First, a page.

While Morrison is right in pointing out the undeniable presence of spiritual forces in the Roman/Christian view of the State, and correct in pointing out that while the Romans worshipped (reverenced, paid political homage to) these demons, Christians refused to do so, he is as confused and as "syncretistic" as the early church fathers (who lived after the fall of the Old Jewish economy [70 A.D.] in body but not wholly in spirit). It is vital that we explore his statement that "Christian and Jewish writers . . . like the philosophers, were forced to refine certain aspects (of the daimon concept) to assure ethical and religious consistency. . . ." Consistent with what? Paul's words in Romans 13 were too often strapped to the Procrustean Bed of Greco-Roman presuppositions about the goodness or necessity of the Roman Empire.

Pagan Demonology

Morrison begins his account of the syncretistic reformulation of the daimones concept by describing the pagan philosophers who gave academically credentialed garb to the reigning political/social views of the masses:

The philosophers meanwhile found it difficult to reconcile the evil in history with the administration of good daimones (The only kind which a wise god would place in charge). (p. 84)

"By What Standard?" -- The Christian must always be asking this question. Just what was it that the philosophers considered "evil"? The fall of their empire? A trade deficit or jump in unemployment? Undoubtedly they considered imperial set-backs as "evils" and wondered why the daimones permitted them. To avoid this difficulty, Porphyry postulated good and bad daimones:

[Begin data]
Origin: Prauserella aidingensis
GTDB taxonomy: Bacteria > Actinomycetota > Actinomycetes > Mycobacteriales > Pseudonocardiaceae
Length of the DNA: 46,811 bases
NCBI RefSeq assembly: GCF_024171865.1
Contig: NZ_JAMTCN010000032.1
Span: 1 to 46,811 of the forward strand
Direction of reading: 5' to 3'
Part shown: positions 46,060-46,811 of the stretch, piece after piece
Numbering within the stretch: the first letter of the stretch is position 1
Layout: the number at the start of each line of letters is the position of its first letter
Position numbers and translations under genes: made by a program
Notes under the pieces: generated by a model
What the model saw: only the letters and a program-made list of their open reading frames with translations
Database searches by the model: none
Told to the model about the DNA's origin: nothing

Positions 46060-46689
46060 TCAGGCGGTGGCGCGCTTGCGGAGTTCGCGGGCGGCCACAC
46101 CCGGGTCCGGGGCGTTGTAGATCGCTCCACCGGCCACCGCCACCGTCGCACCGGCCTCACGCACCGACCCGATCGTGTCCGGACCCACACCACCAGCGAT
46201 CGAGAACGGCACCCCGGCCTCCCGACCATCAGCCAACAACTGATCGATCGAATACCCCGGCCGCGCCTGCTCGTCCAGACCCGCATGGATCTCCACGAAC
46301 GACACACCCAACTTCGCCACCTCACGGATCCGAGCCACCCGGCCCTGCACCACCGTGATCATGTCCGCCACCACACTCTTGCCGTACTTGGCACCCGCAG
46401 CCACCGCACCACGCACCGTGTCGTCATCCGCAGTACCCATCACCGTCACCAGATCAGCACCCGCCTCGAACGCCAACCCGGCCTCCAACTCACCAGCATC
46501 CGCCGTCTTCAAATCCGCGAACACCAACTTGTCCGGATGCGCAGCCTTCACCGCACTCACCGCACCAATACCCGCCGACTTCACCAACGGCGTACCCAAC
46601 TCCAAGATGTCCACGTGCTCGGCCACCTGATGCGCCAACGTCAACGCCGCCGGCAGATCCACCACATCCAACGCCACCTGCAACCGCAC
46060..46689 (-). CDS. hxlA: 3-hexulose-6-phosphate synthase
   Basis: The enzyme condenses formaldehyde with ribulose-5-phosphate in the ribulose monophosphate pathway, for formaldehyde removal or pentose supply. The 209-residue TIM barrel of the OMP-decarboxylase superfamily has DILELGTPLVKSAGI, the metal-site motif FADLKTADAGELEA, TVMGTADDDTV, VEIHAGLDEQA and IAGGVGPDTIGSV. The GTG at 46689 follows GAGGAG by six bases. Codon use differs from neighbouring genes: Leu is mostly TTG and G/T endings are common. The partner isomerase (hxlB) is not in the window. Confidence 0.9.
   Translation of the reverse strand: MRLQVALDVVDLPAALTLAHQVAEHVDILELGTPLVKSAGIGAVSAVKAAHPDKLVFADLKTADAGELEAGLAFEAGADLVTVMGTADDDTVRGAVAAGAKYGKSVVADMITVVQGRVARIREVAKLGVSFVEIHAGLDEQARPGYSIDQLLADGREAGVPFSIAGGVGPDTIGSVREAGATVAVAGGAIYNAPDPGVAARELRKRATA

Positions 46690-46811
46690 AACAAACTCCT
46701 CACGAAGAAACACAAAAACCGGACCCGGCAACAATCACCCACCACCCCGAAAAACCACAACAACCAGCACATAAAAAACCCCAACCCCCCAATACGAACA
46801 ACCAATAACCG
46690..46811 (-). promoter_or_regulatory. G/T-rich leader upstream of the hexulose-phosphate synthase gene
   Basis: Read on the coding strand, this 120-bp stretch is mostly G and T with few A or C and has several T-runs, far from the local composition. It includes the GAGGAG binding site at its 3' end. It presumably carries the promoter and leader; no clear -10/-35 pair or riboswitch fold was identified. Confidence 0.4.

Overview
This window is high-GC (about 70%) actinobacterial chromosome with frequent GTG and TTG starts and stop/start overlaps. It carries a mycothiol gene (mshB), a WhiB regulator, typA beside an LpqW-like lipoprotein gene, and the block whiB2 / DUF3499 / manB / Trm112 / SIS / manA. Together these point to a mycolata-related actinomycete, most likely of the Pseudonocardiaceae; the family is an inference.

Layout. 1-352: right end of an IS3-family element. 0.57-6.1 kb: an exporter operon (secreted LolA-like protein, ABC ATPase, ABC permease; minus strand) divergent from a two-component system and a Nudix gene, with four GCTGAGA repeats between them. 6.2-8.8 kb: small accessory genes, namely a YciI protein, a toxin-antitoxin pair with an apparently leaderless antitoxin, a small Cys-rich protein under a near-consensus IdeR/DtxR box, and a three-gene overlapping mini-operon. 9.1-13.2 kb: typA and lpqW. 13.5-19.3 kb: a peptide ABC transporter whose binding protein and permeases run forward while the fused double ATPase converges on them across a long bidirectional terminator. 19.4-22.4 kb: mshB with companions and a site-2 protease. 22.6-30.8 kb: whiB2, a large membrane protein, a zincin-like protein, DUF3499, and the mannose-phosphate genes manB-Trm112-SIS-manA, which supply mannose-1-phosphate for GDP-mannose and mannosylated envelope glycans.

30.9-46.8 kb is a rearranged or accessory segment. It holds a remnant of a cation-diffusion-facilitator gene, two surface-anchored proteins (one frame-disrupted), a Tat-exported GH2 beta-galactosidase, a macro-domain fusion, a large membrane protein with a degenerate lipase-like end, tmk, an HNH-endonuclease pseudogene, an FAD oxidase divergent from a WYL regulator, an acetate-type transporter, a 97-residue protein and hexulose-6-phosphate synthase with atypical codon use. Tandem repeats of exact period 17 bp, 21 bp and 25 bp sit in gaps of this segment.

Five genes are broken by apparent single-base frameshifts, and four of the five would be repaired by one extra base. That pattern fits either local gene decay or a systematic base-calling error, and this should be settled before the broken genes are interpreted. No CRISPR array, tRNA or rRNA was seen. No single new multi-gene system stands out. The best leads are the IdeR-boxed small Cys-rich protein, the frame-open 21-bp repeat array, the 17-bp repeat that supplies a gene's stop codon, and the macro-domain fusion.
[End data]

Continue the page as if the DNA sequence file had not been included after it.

Besides the good daimones, which preside not only over men but over the seasons, arts, learning, medicine, etc., and which can do no evil, there are the evil daimones which have no official appointment and compensate for it by trying to usurp authority, attract worship to themselves, and degrade the great gods. (p. 84)

For those who still question the thesis, the very argument of Porphyry presupposes the widespread existence of a demonic conception of the State:

Throughout, Porphyry appears to be arguing against a popular and prevailing notion that both good and evil flow from the one set of daimones appointed by the great [g]od. It seems obvious that his thesis is essentially a refinement of a long accepted conception of divine government.

Christian Syncretism

Cornelius Van Til has surveyed the syncretism of the early church (A Christian Theory of Knowledge, chap. IV) and shown that by and large they failed to rightly consider the Creator-creature distinction. As Greco-Roman statism was a denial of God's sovereignty in their own quest to "be as gods" (Genesis 3:5) this meant that the church fathers were often unable to refute the concept of a divine-mediatorial State.

Origen, in his arguments with Celsus, gives an example of this. Morrison says that "In an unsophisticated reliance upon the accepted view of things Celsus is easily involved in the contradiction which later philosophers were interested in correcting; the daimones appear to be authors of both the good and the evil." (p. 85).